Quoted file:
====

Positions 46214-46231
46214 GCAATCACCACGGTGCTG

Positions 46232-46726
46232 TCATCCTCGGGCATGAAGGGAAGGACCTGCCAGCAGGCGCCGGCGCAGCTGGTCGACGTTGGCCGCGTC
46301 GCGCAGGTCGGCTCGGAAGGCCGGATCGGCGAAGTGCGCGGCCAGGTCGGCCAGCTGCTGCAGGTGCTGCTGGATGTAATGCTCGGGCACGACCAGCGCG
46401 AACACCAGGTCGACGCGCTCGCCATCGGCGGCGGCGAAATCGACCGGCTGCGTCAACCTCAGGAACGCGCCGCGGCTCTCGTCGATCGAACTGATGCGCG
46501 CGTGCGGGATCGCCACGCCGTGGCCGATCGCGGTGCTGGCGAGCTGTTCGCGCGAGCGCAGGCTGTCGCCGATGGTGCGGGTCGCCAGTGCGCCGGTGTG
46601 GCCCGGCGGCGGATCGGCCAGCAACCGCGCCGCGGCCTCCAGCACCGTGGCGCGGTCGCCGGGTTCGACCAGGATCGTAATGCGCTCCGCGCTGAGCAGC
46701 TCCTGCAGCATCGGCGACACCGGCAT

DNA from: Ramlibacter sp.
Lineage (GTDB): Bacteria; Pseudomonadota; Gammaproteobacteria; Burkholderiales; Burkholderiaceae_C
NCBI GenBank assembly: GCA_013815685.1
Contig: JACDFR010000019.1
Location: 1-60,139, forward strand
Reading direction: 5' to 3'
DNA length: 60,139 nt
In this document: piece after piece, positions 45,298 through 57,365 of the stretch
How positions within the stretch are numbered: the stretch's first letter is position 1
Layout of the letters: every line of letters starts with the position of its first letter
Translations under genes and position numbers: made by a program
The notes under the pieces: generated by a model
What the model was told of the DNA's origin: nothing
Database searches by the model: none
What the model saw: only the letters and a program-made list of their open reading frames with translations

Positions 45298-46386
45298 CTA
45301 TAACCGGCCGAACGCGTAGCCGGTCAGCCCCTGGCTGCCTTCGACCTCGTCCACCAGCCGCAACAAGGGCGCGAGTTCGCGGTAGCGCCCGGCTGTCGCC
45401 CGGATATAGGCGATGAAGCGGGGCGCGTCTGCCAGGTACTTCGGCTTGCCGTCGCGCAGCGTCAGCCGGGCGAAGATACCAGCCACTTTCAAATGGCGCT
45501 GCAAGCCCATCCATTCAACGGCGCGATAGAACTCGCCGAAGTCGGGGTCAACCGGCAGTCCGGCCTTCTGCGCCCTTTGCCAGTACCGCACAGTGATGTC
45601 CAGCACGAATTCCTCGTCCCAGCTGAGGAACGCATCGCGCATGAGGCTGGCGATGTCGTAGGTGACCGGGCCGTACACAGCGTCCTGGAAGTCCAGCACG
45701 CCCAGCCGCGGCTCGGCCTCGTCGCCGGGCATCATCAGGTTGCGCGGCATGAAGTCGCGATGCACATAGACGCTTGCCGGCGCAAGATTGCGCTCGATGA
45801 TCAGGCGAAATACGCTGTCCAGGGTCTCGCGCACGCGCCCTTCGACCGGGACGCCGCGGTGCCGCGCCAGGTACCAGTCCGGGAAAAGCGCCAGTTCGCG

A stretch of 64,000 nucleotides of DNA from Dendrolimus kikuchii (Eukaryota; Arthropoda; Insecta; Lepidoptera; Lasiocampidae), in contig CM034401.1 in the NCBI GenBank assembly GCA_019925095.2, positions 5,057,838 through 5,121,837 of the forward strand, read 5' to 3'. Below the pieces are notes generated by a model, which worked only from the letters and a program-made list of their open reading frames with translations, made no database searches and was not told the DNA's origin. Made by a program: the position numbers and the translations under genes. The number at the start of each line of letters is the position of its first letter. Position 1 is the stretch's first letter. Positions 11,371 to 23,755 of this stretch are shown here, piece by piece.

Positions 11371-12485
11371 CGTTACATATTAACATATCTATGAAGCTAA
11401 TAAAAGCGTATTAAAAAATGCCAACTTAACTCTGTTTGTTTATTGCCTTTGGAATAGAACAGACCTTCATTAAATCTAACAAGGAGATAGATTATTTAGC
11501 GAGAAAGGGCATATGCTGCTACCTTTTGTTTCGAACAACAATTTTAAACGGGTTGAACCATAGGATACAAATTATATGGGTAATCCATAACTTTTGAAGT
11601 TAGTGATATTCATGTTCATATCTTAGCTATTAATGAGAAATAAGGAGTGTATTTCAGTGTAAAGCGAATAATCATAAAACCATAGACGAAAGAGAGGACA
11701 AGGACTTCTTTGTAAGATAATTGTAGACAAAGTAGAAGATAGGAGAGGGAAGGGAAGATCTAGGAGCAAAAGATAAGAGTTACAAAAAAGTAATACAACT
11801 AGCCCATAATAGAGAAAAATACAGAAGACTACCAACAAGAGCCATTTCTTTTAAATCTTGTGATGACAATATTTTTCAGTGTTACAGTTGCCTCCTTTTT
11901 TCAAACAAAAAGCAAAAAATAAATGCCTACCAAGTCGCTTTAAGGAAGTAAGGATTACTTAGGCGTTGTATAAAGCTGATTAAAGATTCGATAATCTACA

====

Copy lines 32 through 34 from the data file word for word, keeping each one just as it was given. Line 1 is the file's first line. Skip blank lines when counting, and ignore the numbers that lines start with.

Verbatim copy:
45801 TCAGGCGAAATACGCTGTCCAGGGTCTCGCGCACGCGCCCTTCGACCGGGACGCCGCGGTGCCGCGCCAGGTACCAGTCCGGGAAAAGCGCCAGTTCGCG

A stretch of 64,000 nucleotides of DNA from Dendrolimus kikuchii (Eukaryota; Arthropoda; Insecta; Lepidoptera; Lasiocampidae), in contig CM034401.1 in the NCBI GenBank assembly GCA_019925095.2, positions 5,057,838 through 5,121,837 of the forward strand, read 5' to 3'. Below the pieces are notes generated by a model, which worked only from the letters and a program-made list of their open reading frames with translations, made no database searches and was not told the DNA's origin. Made by a program: the position numbers and the translations under genes. The number at the start of each line of letters is the position of its first letter. Position 1 is the stretch's first letter. Positions 11,371 to 23,755 of this stretch are shown here, piece by piece.

Positions 11371-12485